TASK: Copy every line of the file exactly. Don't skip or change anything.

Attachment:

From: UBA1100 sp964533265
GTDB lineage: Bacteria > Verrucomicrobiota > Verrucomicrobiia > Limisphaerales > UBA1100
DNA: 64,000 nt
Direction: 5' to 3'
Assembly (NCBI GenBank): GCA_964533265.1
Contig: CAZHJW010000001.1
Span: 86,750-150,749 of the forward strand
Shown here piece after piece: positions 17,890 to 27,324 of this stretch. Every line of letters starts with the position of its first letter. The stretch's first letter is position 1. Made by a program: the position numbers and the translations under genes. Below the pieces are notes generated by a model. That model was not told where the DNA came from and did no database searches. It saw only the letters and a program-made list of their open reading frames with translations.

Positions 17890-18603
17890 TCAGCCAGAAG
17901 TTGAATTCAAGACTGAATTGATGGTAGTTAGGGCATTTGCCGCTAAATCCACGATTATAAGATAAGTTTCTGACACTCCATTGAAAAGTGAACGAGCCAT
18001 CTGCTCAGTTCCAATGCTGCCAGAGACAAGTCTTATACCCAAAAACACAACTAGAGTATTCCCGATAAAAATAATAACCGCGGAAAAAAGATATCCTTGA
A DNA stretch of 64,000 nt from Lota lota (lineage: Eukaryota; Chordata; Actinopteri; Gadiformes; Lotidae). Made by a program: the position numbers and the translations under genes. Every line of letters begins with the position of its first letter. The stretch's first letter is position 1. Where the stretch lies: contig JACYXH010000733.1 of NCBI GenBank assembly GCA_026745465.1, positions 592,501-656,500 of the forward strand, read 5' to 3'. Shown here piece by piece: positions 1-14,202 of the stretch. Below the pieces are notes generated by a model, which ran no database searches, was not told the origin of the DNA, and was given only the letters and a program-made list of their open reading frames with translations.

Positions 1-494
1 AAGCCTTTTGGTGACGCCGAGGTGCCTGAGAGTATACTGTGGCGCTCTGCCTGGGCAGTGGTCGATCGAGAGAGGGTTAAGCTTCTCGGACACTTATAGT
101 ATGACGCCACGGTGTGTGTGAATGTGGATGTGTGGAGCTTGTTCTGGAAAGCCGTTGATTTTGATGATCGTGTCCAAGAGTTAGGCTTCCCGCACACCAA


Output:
From: UBA1100 sp964533265
GTDB lineage: Bacteria > Verrucomicrobiota > Verrucomicrobiia > Limisphaerales > UBA1100
DNA: 64,000 nt
Direction: 5' to 3'
Assembly (NCBI GenBank): GCA_964533265.1
Contig: CAZHJW010000001.1
Span: 86,750-150,749 of the forward strand
Shown here piece after piece: positions 17,890 to 27,324 of this stretch. Every line of letters starts with the position of its first letter. The stretch's first letter is position 1. Made by a program: the position numbers and the translations under genes. Below the pieces are notes generated by a model. That model was not told where the DNA came from and did no database searches. It saw only the letters and a program-made list of their open reading frames with translations.

Positions 17890-18603
17890 TCAGCCAGAAG
17901 TTGAATTCAAGACTGAATTGATGGTAGTTAGGGCATTTGCCGCTAAATCCACGATTATAAGATAAGTTTCTGACACTCCATTGAAAAGTGAACGAGCCAT
18001 CTGCTCAGTTCCAATGCTGCCAGAGACAAGTCTTATACCCAAAAACACAACTAGAGTATTCCCGATAAAAATAATAACCGCGGAAAAAAGATATCCTTGA
A DNA stretch of 64,000 nt from Lota lota (lineage: Eukaryota; Chordata; Actinopteri; Gadiformes; Lotidae). Made by a program: the position numbers and the translations under genes. Every line of letters begins with the position of its first letter. The stretch's first letter is position 1. Where the stretch lies: contig JACYXH010000733.1 of NCBI GenBank assembly GCA_026745465.1, positions 592,501-656,500 of the forward strand, read 5' to 3'. Shown here piece by piece: positions 1-14,202 of the stretch. Below the pieces are notes generated by a model, which ran no database searches, was not told the origin of the DNA, and was given only the letters and a program-made list of their open reading frames with translations.

Positions 1-494
1 AAGCCTTTTGGTGACGCCGAGGTGCCTGAGAGTATACTGTGGCGCTCTGCCTGGGCAGTGGTCGATCGAGAGAGGGTTAAGCTTCTCGGACACTTATAGT
101 ATGACGCCACGGTGTGTGTGAATGTGGATGTGTGGAGCTTGTTCTGGAAAGCCGTTGATTTTGATGATCGTGTCCAAGAGTTAGGCTTCCCGCACACCAA